Noches de Rock & Roll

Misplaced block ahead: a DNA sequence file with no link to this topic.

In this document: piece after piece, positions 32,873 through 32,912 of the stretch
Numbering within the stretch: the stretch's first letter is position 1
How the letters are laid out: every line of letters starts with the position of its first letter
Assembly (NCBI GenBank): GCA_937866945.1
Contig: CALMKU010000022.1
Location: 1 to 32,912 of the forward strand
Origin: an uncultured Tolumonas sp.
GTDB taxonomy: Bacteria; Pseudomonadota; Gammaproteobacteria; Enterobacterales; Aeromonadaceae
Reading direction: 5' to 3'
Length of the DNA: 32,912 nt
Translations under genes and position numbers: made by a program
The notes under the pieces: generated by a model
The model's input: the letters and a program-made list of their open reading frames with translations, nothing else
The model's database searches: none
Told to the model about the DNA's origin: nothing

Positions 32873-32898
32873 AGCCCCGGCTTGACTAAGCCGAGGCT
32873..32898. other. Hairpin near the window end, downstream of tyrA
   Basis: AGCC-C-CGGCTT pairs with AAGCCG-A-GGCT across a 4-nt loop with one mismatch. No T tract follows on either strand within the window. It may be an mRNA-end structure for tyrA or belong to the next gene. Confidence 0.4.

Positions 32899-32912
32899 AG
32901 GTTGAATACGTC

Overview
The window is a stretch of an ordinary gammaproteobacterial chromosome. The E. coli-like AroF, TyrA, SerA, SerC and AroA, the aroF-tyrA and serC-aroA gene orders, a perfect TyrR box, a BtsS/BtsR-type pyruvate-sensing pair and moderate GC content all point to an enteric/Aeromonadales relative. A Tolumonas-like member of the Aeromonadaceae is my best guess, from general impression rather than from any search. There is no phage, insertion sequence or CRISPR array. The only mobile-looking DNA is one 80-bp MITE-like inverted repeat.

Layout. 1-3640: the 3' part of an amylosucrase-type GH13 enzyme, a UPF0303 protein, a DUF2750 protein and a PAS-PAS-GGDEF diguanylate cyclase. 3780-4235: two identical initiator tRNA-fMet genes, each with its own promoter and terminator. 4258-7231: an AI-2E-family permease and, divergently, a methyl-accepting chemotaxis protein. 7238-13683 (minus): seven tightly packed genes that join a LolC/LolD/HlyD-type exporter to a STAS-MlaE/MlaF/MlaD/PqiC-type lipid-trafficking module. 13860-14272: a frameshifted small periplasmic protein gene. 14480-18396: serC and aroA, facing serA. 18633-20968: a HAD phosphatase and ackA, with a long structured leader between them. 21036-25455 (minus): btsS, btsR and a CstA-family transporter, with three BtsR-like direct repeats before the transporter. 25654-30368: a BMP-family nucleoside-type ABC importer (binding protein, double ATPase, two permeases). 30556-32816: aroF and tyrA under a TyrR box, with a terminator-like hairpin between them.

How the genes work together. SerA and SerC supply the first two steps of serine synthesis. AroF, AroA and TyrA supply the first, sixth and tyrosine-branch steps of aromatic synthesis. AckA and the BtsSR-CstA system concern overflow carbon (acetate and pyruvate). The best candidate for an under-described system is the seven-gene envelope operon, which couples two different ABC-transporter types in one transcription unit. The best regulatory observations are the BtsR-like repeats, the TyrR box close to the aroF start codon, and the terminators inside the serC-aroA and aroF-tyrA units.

"At last, legendary Spanish rock band Burning's fifth album becomes available after nearly three decades when it was almost impossible to get hold of in good condition. This hidden gem is rescued here with great sound and packaging. Burning, already icons of Spanish rock, had just practically split in half. Toño, their charismatic singer, told his partners Pepe Risi (guitar), and Johnny Cifuentes (keyboards) that he was moving to Bilbao and planning to launch a new musical project. Manolo, the bass player who had replaced the band's founder, Enrique Pérez, would leave with him. For some of their followers, here's where the band, weakened by hard drug abuse and lack of personal harmony, ended. For Pepe and Johnny, it was the opportunity to keep Burning alive and show that they were capable of writing and performing material which matched what was expected from them. Along with them stayed Miguel, their own Bobby Keys, preserving their passion for street rock, that mixture of sweetness and cocky attitude they commanded so well. Their visit to the Sonoland studios produced nine excellent tracks, starting with the catchy 'Esto es un atraco,' the frenetic album closer 'Nena' and 'Una noche sin ti,' possibly the best song they ever wrote. There were jail tales such as 'Johnny el Seco' and 'Tú de azul y yo no,' a settling of scores with their former vocalist, nods to The Velvet Underground, sensitive ballads and one of the most emotionally-intense tracks of their career ('Cristina,' dedicated to a friend of Risi's who had been murdered by a heroin dealer). The rock 'n' roll nights were back after their flirtation with new wave sounds and two irregular albums which combined hits and misses. Propelled by the energy of a reliable and professional rhythm section comprised of drummer Arturo Terriza and bassist Eloy, they recovered part of their original vigor. They were no longer the long-haired guys from the suburbs who howled with lust, who asked their girls to shake their hips, who went for drinks with dangerous guys like Jim Dinamita. But they knew how to sing authentic rock & roll in Spanish better than anyone else. Expectation surrounded the album's release. Some thought them dead and buried, others defended them with passion. They worked hard, recovered old melodies from unreleased songs and gave them new life, writing songs on which the band's future depended. It didn't look like they would have a second chance if the first one failed. Some Johnnie Walker bottles helped ease the mood, and soon the record was ready to be released -- again by Belter, a record label which had grown dramatically. On the back cover of the LP, Burning wrote a thank you note: 'To all the team at Belter for believing we'll be millionaires shortly' -- which couldn't have been further from reality. When the promotion of the album was just starting and most of its copies were still in the label's warehouse, awaiting distribution, Belter went bankrupt. The label died and the band saw how their potential hits never reached the shops. This was the beginning of what became Burning's doomed cult album." --Alfred Crespo, author of the liner notes. On 180 gram vinyl.